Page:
By Ed Shepherd
The increasing readiness for Government to turn towards Payment by Results (PbR) contracts was outlined by the Justice Secretary Chris Grayling, during his speech at the Conservative Conference recently. The interest in PbR contract reflects the growing political pressure to use PbR as a means to achieve both costs savings as well as to drive innovation and results. The mechanism has the opportunity to have a real impact on people’s lives, but presents many challenges for government, social investors and delivery organisations.
One challenge for social investors is that many of the organisations delivering payment by results contracts lack a track record of data that is comparable to the target outcomes in the contract. Building an investment case on patchy data presents many challenges, and it highlights the need for charities and social enterprises to ensure their impact measurement framework is thorough.
A further challenge of the mechanism is understanding the most effective and cost appropriate way to performance manage these bonds. Operationally a large amount of data management is often needed to record and track beneficiaries, with resources also needed to register and prove the outcomes within often bureaucratic government systems. IT systems can help this, yet it is often those on the front line that need to input information which can reduce their focus on creating impact with the beneficiaries.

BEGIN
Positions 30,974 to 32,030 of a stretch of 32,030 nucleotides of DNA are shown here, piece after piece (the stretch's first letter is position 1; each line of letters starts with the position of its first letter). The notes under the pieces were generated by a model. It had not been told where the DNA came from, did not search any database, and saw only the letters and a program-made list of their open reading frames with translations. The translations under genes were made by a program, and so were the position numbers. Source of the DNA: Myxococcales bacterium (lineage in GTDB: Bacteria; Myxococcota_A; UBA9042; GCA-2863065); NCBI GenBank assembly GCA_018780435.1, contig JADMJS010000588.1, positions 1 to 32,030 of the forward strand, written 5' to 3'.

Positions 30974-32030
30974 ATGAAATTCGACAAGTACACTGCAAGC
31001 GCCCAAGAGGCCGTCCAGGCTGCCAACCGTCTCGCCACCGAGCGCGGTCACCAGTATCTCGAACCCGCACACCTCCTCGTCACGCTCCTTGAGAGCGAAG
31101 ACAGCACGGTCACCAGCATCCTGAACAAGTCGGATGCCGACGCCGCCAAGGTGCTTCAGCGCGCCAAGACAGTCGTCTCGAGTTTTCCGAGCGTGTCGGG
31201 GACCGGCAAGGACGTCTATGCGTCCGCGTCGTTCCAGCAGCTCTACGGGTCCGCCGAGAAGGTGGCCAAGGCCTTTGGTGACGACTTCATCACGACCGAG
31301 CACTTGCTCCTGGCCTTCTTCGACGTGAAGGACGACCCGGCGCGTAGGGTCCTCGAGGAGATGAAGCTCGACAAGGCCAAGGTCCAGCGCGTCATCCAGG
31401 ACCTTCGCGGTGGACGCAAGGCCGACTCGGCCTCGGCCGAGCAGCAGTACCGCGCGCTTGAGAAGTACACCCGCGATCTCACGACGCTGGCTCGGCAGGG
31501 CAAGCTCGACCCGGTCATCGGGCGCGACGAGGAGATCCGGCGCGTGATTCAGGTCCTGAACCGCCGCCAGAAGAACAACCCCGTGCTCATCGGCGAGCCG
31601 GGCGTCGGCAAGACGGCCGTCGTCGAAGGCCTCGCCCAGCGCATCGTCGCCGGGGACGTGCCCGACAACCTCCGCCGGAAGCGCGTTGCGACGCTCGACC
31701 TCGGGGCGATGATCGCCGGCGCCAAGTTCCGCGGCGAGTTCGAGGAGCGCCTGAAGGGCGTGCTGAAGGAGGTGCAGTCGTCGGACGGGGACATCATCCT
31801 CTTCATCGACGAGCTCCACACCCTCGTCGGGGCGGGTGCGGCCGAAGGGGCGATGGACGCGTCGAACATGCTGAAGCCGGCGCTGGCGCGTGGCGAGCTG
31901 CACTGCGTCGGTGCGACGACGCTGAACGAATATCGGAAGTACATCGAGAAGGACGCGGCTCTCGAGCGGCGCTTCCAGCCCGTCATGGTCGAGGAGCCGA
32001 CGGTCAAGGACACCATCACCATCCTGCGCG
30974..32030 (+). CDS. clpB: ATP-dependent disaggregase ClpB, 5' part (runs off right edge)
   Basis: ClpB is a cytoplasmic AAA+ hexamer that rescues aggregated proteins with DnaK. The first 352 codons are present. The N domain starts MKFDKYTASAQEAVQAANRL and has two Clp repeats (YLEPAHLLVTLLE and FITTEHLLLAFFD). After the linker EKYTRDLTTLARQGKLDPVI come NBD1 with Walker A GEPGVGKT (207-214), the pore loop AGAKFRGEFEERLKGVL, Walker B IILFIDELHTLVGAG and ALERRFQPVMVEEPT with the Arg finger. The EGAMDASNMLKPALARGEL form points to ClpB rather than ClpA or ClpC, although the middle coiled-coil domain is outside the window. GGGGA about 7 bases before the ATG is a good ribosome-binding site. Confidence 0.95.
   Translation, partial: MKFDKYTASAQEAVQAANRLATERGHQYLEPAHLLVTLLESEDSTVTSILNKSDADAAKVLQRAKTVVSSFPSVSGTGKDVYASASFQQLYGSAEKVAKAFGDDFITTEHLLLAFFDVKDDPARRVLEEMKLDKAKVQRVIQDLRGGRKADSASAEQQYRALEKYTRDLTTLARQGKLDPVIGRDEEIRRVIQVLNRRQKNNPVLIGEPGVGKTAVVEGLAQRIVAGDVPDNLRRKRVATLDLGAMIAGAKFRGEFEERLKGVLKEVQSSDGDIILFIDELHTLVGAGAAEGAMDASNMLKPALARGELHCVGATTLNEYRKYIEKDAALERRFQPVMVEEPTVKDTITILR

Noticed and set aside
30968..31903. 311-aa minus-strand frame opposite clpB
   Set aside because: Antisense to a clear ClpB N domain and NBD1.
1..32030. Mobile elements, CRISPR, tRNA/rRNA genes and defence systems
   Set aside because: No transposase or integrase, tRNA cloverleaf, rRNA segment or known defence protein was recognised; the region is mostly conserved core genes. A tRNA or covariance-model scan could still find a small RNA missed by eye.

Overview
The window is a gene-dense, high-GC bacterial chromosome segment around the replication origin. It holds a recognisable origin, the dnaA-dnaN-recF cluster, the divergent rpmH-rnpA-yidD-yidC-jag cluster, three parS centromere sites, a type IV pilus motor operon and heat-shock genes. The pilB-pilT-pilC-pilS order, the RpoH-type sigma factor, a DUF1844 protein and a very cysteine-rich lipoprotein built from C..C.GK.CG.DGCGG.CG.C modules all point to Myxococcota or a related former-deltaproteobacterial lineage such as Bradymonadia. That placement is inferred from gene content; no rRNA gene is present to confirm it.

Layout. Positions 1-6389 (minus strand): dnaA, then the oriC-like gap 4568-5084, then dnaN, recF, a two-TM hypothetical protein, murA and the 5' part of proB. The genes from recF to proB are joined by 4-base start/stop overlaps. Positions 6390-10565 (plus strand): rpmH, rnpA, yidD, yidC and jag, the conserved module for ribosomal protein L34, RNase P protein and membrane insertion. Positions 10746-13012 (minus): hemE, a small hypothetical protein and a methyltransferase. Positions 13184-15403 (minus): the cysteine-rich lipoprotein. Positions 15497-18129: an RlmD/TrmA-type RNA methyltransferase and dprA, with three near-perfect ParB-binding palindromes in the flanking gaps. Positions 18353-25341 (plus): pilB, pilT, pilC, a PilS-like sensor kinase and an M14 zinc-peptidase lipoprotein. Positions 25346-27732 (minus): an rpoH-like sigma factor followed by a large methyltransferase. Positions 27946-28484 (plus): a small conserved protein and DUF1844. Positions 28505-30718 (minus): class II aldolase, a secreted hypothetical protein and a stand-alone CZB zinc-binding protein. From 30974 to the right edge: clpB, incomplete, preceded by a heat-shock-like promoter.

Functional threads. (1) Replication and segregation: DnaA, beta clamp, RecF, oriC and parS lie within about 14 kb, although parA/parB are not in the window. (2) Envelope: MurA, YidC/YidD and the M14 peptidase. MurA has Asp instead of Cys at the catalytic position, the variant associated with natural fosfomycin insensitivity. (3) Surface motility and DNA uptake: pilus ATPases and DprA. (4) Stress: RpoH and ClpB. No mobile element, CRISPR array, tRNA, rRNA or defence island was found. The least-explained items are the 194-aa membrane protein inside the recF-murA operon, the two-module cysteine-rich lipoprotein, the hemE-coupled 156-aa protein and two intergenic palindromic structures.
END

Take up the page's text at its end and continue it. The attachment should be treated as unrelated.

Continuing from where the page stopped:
From a government perspective, these contracts lead theoretically to future cost savings for the department, for example on the cost of prison sentences for the Ministry of Justice (MoJ), or of unemployment benefit for the Department of Work and Pensions. But how many of these government departments will be able to realise actual cashable savings from the projects? Should the MoJ continue to fill its prison spaces regardless, the cashable savings will not be realised and there could be a shift in government policy away from payment by results as an effective cost saving mechanism.
Despite the challenges, there are many areas for possible future growth for PbR. Health is one possible area for development as it meets the requirements of being under one government department and there are known outcomes metrics that can be used, albeit often on a longer term basis. Could a PbR contract be designed to reduce smoking or obesity through better targeted education? International Development is a further area that could benefit from the targeted prescribed approach of PbR.
The jury is still very much out on PbR, yet the mechanism offers a unique opportunity to innovate within public services that cannot be missed. A collaborative approach between government, social investors and delivery organisations is key to ensure the true social impact of these contracts are realised. A key concern is the weight of political pressure currently being exerted on the PbR space, which may end up skewing the metrics used within contracts, resulting in a lower social impact than could potentially have been achieved. PbR was designed to address a huge social need, and this must not be forgotten amid the political commotion.